# Is the Qmax of an T-Beam equal if calculated both above and below the neutral plane?

I was doing a question involving a T-Beam question wrong since I was selecting the wrong area to use for $Q_{max}$ when trying to maximise the shear stress.

$$\large{\tau}= \frac{VQ}{It}$$

A friend argued that the area both above and below the Neutral Axis should be equal but despite trying multiple times, I have been unable to get the same result.

Is this statement correct? (and if not, why)

It would seem by argument of equal values both above and below the beam that perhaps it would be correct, even if the beam is unsymmetrical.

• Is your question about finding the neutral axis or finding Qmax?
– hazzey
Mar 12, 2015 at 18:33
• @hazzey If I can use the either side of the neutral axis to find Q and get an equivalent answer. Mar 12, 2015 at 18:35
• I'm still confused as to what you are asking. Maybe you need another diagram. Your equation is the calculated shear stress at a particular location. Which areas are you interested in?
– hazzey
Mar 13, 2015 at 0:17

The answer to the headline question is yes, it is equal. It physically has to be equal, since you can't have two different values of a particular directional stress at one point.

The quoted equation is for shear stress, where V = total shear force at the location in question; Q = first moment of area 'beyond' the point considered; t = thickness in the material perpendicular to the shear; I = Moment of Inertia of the entire cross sectional area.

The problem seems to be the assumption that the cross-sectional area above and below the neutral axis is equal (ie, the embedded question "the area both above and below the Neutral Axis should be equal ... is this statement correct" to which the answer is no)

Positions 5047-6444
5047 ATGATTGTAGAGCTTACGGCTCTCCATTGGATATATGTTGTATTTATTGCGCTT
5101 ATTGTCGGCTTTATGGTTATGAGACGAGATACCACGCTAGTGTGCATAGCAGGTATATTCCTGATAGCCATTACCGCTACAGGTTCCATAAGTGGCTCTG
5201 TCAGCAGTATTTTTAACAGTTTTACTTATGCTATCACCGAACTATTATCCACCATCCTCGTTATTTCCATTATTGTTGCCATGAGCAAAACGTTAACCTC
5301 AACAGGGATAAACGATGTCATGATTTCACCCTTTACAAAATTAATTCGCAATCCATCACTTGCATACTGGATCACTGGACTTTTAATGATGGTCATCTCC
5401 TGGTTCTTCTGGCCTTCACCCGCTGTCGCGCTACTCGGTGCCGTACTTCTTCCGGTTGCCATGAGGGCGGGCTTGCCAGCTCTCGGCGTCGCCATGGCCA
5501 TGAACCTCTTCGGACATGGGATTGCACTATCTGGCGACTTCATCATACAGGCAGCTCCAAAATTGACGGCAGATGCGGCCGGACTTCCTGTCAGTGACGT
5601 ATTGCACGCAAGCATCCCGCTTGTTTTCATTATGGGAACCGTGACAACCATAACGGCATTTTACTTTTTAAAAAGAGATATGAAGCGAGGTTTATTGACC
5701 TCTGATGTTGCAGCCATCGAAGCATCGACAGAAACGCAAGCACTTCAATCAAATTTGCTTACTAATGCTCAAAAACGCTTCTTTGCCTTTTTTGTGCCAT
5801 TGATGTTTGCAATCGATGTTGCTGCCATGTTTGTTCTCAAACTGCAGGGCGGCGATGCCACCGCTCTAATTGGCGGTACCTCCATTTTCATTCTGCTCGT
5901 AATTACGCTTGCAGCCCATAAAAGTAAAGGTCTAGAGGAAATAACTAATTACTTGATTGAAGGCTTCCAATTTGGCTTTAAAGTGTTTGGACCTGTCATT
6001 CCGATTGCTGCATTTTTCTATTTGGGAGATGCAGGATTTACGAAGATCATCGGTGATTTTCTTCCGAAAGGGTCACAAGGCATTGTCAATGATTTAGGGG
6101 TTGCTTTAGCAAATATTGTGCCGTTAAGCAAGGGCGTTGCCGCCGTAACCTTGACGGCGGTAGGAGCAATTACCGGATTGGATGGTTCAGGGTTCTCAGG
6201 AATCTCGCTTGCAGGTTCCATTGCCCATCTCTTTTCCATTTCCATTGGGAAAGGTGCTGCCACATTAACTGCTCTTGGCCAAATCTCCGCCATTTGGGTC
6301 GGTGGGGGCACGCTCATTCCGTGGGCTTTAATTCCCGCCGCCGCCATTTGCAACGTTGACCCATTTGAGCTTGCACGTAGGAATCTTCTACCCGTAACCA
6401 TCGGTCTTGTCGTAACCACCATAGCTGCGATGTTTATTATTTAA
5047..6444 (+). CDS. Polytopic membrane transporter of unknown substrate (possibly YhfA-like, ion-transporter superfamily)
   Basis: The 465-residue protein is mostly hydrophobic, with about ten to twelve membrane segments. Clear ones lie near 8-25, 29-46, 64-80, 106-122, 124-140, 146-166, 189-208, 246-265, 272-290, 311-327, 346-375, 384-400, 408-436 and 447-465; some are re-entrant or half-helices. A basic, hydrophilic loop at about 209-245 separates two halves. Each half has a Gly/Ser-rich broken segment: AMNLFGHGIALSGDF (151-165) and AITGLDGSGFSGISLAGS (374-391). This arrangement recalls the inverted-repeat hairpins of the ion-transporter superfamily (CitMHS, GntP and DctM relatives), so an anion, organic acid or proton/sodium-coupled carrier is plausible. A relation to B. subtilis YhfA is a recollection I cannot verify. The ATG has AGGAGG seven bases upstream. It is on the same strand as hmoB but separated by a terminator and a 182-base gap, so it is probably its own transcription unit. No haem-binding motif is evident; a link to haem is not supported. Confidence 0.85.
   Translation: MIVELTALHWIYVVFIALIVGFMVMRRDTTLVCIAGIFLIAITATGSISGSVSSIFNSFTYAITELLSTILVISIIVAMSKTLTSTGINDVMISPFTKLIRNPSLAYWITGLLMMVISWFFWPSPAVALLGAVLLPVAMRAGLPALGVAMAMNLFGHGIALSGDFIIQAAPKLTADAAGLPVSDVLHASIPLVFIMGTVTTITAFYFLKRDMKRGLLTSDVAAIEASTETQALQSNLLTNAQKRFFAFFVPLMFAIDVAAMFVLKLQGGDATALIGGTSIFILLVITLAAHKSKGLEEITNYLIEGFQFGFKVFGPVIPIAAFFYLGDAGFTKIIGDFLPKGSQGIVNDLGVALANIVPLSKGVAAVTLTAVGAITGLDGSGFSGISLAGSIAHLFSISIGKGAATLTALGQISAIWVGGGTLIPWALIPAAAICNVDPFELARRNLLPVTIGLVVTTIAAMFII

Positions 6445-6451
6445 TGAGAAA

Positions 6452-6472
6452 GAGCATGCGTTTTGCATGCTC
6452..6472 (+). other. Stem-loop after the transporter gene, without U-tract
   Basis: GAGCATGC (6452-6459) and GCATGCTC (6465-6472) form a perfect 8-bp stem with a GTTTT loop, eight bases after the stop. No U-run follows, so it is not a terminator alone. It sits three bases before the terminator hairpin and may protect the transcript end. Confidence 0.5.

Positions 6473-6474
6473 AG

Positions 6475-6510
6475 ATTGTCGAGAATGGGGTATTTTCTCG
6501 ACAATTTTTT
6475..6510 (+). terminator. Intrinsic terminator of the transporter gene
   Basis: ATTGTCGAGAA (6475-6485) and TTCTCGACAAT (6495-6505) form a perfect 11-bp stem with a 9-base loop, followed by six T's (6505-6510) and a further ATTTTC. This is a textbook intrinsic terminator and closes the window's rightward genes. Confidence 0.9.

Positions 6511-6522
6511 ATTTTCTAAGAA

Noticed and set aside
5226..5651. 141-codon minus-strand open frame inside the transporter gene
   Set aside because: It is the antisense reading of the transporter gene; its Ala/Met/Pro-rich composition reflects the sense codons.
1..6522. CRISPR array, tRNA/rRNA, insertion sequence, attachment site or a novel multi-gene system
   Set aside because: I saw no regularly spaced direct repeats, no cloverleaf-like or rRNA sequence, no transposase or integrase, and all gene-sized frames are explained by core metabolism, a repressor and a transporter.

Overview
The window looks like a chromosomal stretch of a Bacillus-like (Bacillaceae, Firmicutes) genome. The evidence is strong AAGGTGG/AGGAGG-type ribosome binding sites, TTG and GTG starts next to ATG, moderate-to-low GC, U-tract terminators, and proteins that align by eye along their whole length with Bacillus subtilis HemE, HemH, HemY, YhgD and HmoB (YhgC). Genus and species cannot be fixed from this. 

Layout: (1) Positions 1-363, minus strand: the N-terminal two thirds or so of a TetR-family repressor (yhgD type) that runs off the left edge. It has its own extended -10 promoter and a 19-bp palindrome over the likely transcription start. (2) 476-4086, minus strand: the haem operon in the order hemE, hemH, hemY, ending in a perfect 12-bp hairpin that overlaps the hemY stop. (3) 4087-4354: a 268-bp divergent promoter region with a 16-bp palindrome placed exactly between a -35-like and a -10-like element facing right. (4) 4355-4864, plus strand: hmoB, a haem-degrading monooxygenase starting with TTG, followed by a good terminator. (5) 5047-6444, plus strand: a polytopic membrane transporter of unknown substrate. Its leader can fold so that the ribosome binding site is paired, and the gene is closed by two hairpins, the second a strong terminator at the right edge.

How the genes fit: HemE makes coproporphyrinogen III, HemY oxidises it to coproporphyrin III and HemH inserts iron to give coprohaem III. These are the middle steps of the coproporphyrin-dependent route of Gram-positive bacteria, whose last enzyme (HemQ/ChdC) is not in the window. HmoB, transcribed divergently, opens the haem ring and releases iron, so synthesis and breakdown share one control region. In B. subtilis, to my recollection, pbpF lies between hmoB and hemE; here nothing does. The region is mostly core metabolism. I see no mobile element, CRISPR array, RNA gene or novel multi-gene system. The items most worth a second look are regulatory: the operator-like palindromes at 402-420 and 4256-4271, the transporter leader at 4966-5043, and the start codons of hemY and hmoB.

Neutral axis is the line about which the first moment of area each side is equal, not the line about which the areas each side are equal.

Applying that equation above and below the neutral axis, V an I are properties of the whole section so identical wherever you do the calculation on this cross-section, t is a function of the level at which the calculation is done so identical in both applications, and Q is equal by definition (that's the definition of the neutral axis), so the answer has to be identical since all the numbers substituting into the equation are identical.

Example: for the diagram shown, if T=10, W=60, H=70, then the tee shown has a cross-section of 1200, and both flange and stem each have area 600. However, the neutral axis is NOT at the bottom surface of the flange (ie, is not where there is equal area above and below). In this example, the neutral axis is at 22.5 from the top surface, or 12.5 below the level at which the areas are equal either side. So there's 725 area above the neutral axis, and 475 below the neutral axis.

Calculating for above the neutral axis, there are two rectangular regions,

Q = 10 x 60 x 17.5 + 12.5 x 10 x 6.25 = 11281.25


Calculating for below the neutral axis,

Q = 47.5 x 10 x 23.75 = 11281.25


I = 552500 and t = 10 at the neutral axis, so whatever value of V is used, $\tau$ is the same.